A natural medium-sized forward, Paul Curtis's versatility within the forward line lends itself well to the modern game.

His 185cm frame coupled with natural evasiveness and goal sense has made him a difficult match-up for opponents throughout his young career, and though he’s still early into his AFL life, he’s come to North Melbourne with a clear aim in mind.

“My big goal is to play Round 1, and if I can’t achieve that then obviously the biggest thing I want to do this season is get into the AFL side,” No.35 draft pick Curtis told North Media.

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“I really want to play at that level and see what it’s like as soon as I can, because the sooner I know the quality of it, the more I think I can improve.

“I’m definitely a forward, but I think possibly moving into the midfield is a little bit of a long term goal. I know I need to build up my endurance and add a bit of size, but I can see it happening down the line.

01:24 Mins
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New Roo: Paul Curtis (November 30, 2021)

Get to know our new draftee, Paul Curtis.

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Curtis and his fellow draftees were back among the larger training group on Friday, after attending an induction camp earlier in the week.

The five first-year players, along with 2021 mid-season draftee Jacob Edwards, were afforded the time and resources by the club to not only take a step back from the rigours of professional football, but form closer relationships among themselves.

“It was a good bonding session, honestly,” Curtis said.

“We used it as a chance to get to know each other really well, and some of the coaches came down too so we got to get to know them away from footy.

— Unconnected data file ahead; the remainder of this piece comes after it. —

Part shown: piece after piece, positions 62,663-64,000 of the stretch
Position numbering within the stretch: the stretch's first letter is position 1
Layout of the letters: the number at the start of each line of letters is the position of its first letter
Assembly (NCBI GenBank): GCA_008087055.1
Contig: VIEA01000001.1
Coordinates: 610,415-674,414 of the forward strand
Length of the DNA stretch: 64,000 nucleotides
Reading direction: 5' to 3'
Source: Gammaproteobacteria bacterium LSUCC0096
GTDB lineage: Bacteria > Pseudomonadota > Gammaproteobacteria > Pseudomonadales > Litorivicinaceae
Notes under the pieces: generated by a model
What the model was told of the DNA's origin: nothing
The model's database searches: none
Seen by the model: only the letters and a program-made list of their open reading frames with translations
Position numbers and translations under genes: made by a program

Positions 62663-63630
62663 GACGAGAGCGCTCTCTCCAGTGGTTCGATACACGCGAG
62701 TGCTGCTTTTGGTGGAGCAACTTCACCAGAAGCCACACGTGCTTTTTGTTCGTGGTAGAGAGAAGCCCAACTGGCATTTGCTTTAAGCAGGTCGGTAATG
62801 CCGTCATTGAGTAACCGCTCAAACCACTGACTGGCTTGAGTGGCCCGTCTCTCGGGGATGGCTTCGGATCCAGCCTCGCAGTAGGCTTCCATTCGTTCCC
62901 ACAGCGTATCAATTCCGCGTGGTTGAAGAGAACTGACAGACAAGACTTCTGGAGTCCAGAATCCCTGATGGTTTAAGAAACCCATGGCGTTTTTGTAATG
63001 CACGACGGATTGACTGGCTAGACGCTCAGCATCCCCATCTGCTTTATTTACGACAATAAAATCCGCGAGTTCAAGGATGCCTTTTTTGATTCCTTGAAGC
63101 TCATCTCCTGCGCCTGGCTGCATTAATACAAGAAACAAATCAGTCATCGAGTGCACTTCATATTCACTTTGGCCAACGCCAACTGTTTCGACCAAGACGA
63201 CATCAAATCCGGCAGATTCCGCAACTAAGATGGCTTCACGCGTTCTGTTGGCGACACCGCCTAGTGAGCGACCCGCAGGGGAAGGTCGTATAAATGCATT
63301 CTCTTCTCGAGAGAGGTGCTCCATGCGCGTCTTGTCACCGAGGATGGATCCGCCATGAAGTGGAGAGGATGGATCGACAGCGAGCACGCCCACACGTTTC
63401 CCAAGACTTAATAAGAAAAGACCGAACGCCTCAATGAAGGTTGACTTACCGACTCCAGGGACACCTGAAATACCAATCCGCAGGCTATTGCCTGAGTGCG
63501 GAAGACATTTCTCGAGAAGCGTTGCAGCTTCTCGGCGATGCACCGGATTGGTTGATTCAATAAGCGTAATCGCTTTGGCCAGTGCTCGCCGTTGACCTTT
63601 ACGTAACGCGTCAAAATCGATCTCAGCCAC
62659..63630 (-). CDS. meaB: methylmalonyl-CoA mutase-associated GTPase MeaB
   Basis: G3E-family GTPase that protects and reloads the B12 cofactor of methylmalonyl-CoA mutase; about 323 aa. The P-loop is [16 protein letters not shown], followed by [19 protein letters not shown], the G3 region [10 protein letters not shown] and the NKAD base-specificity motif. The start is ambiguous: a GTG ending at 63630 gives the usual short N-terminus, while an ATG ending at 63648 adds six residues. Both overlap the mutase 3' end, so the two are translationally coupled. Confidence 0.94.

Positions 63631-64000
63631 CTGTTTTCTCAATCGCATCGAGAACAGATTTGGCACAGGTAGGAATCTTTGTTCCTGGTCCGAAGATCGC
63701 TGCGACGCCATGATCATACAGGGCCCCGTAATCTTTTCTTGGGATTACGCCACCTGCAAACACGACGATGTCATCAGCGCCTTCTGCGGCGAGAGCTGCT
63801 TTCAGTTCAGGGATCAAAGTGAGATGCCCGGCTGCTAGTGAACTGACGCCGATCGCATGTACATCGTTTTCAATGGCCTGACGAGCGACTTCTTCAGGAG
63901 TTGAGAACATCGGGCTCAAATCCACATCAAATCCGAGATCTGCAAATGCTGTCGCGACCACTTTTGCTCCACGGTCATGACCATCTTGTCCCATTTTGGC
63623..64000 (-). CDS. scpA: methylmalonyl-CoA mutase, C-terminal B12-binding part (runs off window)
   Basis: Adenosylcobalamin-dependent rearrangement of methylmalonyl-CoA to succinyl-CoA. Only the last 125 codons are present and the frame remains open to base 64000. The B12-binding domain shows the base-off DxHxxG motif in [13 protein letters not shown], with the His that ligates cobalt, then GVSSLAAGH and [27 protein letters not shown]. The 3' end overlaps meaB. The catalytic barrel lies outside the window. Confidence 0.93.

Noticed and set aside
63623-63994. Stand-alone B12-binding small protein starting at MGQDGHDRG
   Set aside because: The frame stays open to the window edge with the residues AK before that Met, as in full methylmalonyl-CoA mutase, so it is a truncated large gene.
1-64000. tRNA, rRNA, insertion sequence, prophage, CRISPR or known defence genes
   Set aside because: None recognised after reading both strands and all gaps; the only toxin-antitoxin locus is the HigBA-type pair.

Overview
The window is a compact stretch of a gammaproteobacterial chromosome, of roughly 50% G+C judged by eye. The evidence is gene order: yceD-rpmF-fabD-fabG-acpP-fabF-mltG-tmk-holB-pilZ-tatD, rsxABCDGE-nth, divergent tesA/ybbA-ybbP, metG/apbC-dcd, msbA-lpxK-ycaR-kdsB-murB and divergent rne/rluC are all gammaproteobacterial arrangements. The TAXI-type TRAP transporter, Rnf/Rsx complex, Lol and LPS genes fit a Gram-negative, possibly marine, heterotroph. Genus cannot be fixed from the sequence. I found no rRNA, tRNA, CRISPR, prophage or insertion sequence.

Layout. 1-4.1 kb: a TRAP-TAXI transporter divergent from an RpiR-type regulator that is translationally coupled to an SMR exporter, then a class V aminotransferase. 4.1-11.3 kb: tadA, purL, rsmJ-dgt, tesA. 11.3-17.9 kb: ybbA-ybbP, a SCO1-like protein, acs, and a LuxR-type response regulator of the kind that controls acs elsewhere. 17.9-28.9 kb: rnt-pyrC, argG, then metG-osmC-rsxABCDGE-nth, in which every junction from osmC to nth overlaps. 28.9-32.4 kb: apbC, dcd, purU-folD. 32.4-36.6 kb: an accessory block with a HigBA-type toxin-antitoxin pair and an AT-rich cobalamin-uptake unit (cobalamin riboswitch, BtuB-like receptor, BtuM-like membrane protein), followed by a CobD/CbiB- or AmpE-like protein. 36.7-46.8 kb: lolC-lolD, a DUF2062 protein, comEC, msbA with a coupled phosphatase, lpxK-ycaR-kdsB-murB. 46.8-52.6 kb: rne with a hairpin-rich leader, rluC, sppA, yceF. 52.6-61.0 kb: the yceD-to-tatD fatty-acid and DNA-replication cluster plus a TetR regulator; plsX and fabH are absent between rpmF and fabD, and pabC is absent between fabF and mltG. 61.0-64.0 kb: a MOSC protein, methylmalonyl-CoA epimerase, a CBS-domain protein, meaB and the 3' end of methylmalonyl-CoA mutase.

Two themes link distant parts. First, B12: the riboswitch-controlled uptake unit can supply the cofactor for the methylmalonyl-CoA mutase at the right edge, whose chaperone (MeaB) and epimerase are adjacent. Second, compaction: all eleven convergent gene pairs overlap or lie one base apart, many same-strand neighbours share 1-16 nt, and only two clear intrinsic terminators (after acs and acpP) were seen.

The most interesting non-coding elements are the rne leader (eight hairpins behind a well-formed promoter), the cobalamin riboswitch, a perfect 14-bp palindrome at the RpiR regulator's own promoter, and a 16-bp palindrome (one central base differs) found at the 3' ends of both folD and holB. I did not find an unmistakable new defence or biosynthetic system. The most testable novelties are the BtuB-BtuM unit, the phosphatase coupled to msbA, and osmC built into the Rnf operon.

“We spoke a lot about ourselves while we were away, mainly about our backgrounds and how our stories have brought us here.

“We also did some other activities that were designed to challenge us and bring us closer. It was good, but it was also good to get back to the main group today.”

Curtis is the latest addition to the youngest line on North’s list, with forward leaders Cam Zurhaar and Nick Larkey boasting just 115 games between them.

Along with the likes of Jack Mahony and fellow former Western Jet Eddie Ford, Curtis can slot into a small- or medium-sized pressure forward role, with his average of 3.7 tackles per game last year indicating a desire to pressure opponents.

Compared to defensive stalwarts Jack Ziebell, Aidan Corr and Josh Walker, or midfield maestros Jy Simpkin, Hugh Greenwood and Ben Cunnington, North’s forward group boasts no true veterans of the game, but Curtis says they’re using that to their advantage. 

“Everyone’s involved in everyone’s improvement,” he said.

“The bigger bodies down there like Larkey and Zurhaar have been really helpful in directing us all and helping some of us younger boys with our running patterns. 

“It’s a young group down there, but I’m excited to learn from them all, and I’m excited to learn from everyone else on the list."